Only about six percent of career firefighters in the United States are women. Among them is the Port of Seattle’s Lisa Kolwitz.
As a child, Kolwitz watched her parents advocate for soccer and recreational opportunities for girls—their commitment reinforcing her own passion for athletics.
“Because of my parents, I believed I had equal opportunity to do whatever I wanted to do. They raised me to be anything I wanted to be. In turn, I hope my experience can be an inspiration for girls today to consider a non-traditional career,” she said.
Witnessing firefighters resuscitate her ailing mother first piqued her interest in firefighting. “I saw it as a way to combine my athletic background with my desire to help people,” Kolwitz said. “In a male-dominated field, I think women often can enhance the care, compassion and comfort we offer to patients during a crew response.”
Her biggest challenge and most exciting moment was participating in and graduating from the Washington State Fire Training Academy in 2000. Soon thereafter, she joined the Port of Seattle Fire Department.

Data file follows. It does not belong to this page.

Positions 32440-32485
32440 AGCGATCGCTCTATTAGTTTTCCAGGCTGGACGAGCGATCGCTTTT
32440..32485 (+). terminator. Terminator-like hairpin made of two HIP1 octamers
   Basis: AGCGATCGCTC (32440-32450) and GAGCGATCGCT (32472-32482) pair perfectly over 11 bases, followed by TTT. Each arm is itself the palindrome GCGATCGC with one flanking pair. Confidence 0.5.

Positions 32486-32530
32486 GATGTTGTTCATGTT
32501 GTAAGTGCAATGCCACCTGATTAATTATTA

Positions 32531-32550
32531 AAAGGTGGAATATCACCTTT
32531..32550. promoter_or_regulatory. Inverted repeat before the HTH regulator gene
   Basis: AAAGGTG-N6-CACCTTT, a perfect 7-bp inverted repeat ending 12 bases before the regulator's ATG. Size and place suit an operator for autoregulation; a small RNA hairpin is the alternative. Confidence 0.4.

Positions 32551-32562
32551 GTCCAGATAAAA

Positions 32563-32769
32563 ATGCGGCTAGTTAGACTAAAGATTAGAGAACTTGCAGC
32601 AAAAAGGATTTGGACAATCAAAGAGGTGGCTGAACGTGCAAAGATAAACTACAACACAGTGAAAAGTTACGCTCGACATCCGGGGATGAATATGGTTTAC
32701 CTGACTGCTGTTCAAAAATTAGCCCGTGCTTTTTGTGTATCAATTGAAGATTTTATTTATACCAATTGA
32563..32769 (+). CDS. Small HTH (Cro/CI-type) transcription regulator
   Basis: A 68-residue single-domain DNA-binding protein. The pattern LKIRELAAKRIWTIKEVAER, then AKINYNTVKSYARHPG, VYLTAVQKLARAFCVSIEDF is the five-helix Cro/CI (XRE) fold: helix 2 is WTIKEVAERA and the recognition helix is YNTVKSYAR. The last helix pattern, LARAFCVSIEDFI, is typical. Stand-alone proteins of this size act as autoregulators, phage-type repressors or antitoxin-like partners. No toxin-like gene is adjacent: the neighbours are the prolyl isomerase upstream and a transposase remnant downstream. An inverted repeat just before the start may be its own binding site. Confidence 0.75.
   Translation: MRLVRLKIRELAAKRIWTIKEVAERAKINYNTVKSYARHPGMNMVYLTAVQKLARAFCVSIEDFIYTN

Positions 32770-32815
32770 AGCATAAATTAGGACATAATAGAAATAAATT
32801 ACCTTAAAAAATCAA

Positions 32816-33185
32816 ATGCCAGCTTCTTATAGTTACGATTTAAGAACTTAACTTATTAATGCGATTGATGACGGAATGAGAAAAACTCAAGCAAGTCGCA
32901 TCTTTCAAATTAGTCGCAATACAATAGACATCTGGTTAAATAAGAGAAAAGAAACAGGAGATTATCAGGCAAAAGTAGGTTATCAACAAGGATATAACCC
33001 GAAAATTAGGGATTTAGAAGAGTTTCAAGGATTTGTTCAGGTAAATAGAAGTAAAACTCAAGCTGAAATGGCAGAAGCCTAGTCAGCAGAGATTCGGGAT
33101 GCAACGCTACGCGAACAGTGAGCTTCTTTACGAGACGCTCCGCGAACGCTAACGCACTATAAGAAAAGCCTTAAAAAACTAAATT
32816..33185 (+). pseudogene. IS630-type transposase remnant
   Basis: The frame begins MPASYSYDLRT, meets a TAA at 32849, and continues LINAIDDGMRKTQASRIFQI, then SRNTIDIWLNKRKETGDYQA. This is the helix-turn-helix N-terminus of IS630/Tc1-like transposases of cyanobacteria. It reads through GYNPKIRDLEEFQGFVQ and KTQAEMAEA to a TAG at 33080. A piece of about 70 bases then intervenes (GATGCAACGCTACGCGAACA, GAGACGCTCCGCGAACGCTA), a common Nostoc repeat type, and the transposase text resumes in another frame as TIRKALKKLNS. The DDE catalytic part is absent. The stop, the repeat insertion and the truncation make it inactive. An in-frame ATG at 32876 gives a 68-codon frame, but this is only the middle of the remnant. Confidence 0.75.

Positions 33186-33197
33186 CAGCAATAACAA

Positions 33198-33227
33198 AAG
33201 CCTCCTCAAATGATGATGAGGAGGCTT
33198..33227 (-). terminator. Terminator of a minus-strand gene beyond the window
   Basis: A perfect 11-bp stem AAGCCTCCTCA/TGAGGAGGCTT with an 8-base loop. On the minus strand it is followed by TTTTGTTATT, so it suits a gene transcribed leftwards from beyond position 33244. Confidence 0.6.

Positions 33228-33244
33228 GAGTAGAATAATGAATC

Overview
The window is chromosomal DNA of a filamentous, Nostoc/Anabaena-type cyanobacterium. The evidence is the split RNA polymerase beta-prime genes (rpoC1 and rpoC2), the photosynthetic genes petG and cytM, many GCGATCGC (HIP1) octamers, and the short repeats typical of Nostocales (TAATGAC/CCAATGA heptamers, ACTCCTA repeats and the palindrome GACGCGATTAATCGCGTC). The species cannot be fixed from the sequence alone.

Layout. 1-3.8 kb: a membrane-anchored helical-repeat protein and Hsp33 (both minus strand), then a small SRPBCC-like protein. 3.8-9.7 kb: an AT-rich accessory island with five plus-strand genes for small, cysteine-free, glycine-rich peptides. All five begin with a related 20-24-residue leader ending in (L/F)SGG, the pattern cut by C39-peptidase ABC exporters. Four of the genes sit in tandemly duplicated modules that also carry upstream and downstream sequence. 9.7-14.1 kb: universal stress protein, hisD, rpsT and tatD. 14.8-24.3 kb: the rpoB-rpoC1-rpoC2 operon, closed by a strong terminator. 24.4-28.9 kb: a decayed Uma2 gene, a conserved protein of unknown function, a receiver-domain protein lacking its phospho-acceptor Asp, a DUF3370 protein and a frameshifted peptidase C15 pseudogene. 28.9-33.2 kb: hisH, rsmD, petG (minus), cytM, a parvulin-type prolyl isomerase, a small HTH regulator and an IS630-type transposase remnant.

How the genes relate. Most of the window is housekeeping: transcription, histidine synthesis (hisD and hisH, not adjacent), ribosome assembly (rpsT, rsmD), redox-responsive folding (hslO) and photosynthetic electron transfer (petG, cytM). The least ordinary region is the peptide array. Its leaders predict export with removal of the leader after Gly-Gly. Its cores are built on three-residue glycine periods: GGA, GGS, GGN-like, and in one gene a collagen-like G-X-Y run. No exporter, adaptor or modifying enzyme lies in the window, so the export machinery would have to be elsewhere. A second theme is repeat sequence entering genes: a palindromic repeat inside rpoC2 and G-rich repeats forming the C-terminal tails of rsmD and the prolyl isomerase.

She has been with the department for 16 years and during the past two, took on the role of overseeing the airport’s fuel inspections and enforcing code compliance. With the recent growth at the airport, fuel use has increased dramatically, she said, which demands twice as much of the fuel inspection team.
To Kolwitz, the airport fuel system is similar to a human body—with the fuel tank farm like a heart, the fuel hoses like arteries and fuel like the blood of the airport. “That’s why taking care of this system is so critical to the airport.”
She told this analogy to the Federal Aviation Administration’s (FAA) inspector during the annual fuel system and safety compliance audit at Sea-Tac. She said the inspector liked the analogy so much that he used it in his briefing at the end of the weeklong assessment, which resulted in high marks. Kolwitz was nominated for the Port of Seattle’s 2016 Women’s Outstanding Awards due to her efforts and the ability to be adaptative to the increased demand for airline fueling and her collaboration with the FAA. She was one of the four women honored earlier this year.
"I feel extremely honored and grateful to be nominated and recognized by the Port of Seattle,” she said. “I am highly supported by my wife, Carlene, and I appreciate that the Port of Seattle welcomes diversity, not only with respect to their employees, but also their families.”